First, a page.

~ April 7, 2010 ~
What's the Hurry?
Spring is here and I now feel as if it is quickly slipping away. The warmer
temperatures really jump-started every spring flower, tree and shrub
weekend the forsythia had just started to bloom and now the beautiful yellow
flowers are already being replaced by leaves. The dogwoods are blooming along
with tulips, rosebuds and magnolias. There are many trees that stood with naked
branches just days ago and are now filled with new leaf growth. I have perennials
that are growing so quickly that they may have flowers on them soon if the warmer
temperatures persist. The transition that is taking place is moving a little to
quickly for my liking. I like to leisurely get from one season to the other and
I feel as if the best part of spring may be passing us by. I sure am hoping for
cooler temperatures for a while longer. I ask you Mother Nature, "What is the hurry?"
No need for 80's and 90's just yet. Save those temperatures for tomatoes, peppers,
and other vegetables as well as sun-loving annuals. Slow and steady is my only request.
Ok, so you all know that we would not be able to publish Savvygardener.com without our
Johnson Farms has opened their doors this week and that is one nursery
that you have to visit. Family owned and operated with rows and rows of plants. And the
hanging baskets are some of the prettiest I have ever seen! So get there soon while the
getting is good!
For those of you who have not yet joined the Savvygardener community, do so now. I would
also highly recommend
Missouri Organic's blog. Great information on topsoil, compost and mulch.
Blogging is fun and it is great to hear from other gardeners with concerns and questions just
like yours. So if you have questions, you know where to go.
Tuckered Out Tulips?
Unfortunately it's not uncommon for many modern tulip varieties
to "wear out" after a few years and eventually produce
insignificant blooms or no blooms at all. Here are some tips to
increase the chances of perennial blooming of your tulips:
the bulbs at the depth indicated on the packaged they
them - especially in the fall - to help develop strong
off flower heads after they have bloomed.
not remove the foliage until it has turned brown and
we warned you about sowing vegetable seeds too close together. Unfortunately some seeds
(carrots are a good example) are impossibly small and difficult to evenly sow even by the
savviest of Savvygardeners. If your carrots (and lettuce, spinach, and beets for that matter)
start coming up in overcrowded masses it's pretty easy to thin them. Simply pluck
them from the ground or snip their tops off with a pair of small scissors.
A popular and effective way to prevent disease in the vegetable garden is
called crop rotation. By rotating the location of vegetable plantings
within the garden each season you can greatly reduce the likelihood of
soil-borne disease. This method works best when you rotate crop families
from place to place and the rotation includes at least three families. The
effectiveness of crop rotation is diminished when the total gardening area is
quite small. Just do your best! Here's a list of the most common home garden
vegetables and their associated families:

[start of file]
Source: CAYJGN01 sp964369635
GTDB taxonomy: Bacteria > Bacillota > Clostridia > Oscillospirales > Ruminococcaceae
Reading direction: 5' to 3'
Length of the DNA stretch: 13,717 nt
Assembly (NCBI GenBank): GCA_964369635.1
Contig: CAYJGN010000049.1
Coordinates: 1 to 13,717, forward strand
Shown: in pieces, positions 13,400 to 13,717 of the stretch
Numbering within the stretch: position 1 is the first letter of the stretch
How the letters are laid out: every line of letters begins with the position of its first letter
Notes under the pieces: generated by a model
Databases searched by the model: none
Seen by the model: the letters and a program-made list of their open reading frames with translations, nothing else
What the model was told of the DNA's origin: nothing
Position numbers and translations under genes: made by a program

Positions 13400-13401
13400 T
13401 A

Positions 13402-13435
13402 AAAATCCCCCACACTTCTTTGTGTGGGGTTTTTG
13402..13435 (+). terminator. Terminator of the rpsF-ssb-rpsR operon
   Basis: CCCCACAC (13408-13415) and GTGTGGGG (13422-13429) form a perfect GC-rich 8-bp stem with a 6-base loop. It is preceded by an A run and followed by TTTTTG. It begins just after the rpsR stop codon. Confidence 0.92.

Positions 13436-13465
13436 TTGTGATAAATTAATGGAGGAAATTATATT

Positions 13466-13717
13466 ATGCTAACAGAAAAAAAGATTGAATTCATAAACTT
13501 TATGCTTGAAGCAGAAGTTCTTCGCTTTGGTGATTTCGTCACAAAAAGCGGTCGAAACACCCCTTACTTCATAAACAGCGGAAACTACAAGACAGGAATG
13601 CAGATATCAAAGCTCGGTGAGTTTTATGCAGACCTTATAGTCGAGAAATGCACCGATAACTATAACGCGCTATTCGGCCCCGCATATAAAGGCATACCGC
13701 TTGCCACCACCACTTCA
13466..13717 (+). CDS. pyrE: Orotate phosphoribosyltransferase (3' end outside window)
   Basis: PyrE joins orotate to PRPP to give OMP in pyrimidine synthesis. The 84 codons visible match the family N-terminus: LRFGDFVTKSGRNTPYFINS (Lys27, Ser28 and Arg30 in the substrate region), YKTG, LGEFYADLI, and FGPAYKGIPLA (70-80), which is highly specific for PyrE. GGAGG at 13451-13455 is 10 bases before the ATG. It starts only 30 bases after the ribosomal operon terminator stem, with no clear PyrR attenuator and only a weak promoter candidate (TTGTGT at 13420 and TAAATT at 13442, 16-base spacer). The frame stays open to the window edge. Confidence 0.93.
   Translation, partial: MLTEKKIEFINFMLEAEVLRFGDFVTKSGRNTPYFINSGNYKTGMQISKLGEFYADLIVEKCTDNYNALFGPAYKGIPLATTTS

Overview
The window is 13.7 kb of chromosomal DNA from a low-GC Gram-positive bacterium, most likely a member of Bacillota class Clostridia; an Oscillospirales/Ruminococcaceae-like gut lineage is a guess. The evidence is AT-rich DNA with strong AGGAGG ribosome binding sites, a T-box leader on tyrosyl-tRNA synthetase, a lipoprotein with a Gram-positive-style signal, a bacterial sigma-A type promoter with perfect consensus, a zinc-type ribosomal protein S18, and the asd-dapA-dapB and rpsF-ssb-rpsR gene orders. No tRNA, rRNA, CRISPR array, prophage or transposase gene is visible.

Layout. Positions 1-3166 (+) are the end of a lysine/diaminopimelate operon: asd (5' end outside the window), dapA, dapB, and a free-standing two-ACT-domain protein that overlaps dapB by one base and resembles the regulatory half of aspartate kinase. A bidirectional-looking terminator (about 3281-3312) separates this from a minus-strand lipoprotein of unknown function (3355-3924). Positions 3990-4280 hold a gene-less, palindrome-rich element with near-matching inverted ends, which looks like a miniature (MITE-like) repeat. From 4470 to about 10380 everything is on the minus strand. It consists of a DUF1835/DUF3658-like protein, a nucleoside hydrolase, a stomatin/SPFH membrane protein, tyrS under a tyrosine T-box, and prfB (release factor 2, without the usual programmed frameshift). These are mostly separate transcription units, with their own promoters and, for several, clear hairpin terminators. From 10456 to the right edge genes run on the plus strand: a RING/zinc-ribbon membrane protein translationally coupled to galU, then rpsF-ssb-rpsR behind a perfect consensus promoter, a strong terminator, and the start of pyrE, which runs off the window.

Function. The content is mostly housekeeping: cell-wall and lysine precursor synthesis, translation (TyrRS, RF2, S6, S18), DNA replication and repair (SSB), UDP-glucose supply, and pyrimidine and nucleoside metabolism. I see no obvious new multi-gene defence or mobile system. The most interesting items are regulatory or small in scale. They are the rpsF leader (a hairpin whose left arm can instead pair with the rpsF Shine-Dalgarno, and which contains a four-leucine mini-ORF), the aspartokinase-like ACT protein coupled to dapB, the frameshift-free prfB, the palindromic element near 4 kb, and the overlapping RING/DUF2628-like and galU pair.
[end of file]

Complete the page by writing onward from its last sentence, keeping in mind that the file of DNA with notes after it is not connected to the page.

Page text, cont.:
leek, onion, shallot
Brussels sprouts, cabbage, cauliflower, collards, kale,
kohlrabi, radish, rutabaga, turnip
gourd, melons, pumpkin, squash
Lima bean, pea,
snap bean, soy bean
pepper, potato, tomato
The Forsythia Clock...
When the forsythia have finished blooming, it is a sign to do several things.
Apply a preemergent herbicide such as
Preen (if desired) to garden beds as the soil temperature is
now conducive to weed growth.
back mulch around roses and discard.
Prune your roses and dig in a balanced
Apply a crabgrass preventer to lawns if
you had a problem last year.
Daffodil's Deadly Secret...
If you decide to cut some flowering bulbs from the garden make sure you
keep the daffodils separated from other cuttings. Daffodil stems secrete
a fluid that can drastically reduce the life of other cut flowers in the
same vase. After a couple of days in a vase by themselves they should be
OK for sharing the same
Second Chance Dandelions...
Readers of our newsletter know that we recommend that
dandelions be controlled in the fall. However, if you missed the
fall application, a second opportunity for dandelion control is
approaching. Research by Purdue University has shown that good
control can be achieved with an herbicide applied during or soon
after the first flush of flowers. Use a combination product that
contains 2,4-D, MCPP and dicamba. Examples would include
products such as Trimec, Weed Out, Weed-B-Gon and Weed Free
We're obviously not opposed to using chemicals when warranted. We
do encourage you to use them sensibly. So...
- If you have only a few dandelions, consider spot treatment
rather than a blanket application. Not only is this better for the
environment, it will save you some money as well.
- Avoid spraying on windy days! There are many ornamental plants
that are very sensitive to drift from herbicides (synthetic as well as natural).
Don't let them become collateral damage.
The Hard Facts...
Plants bought from greenhouses (locally or by mail order)
need to be "hardened off", or acclimatized, before they
are permanently placed in the garden. Basically you're just
preparing them for a rather significant change in temperatures,
humidity, and sunlight. Start by placing newly purchased
plants outside only during the day, bringing them in at night as
protection from cool, night temperatures. Gradually leave
the plants outside for longer periods of time until they have
fully acclimated and can be planted.
"Never dare tell me again anything about "green grass." Tell
me how the lawn was flecked with shadows. I know perfectly
well that grass is green. So does everybody else in
England... Make me see what it was that made your
garden distinct from a thousand others."
~ Robert Louis Stevenson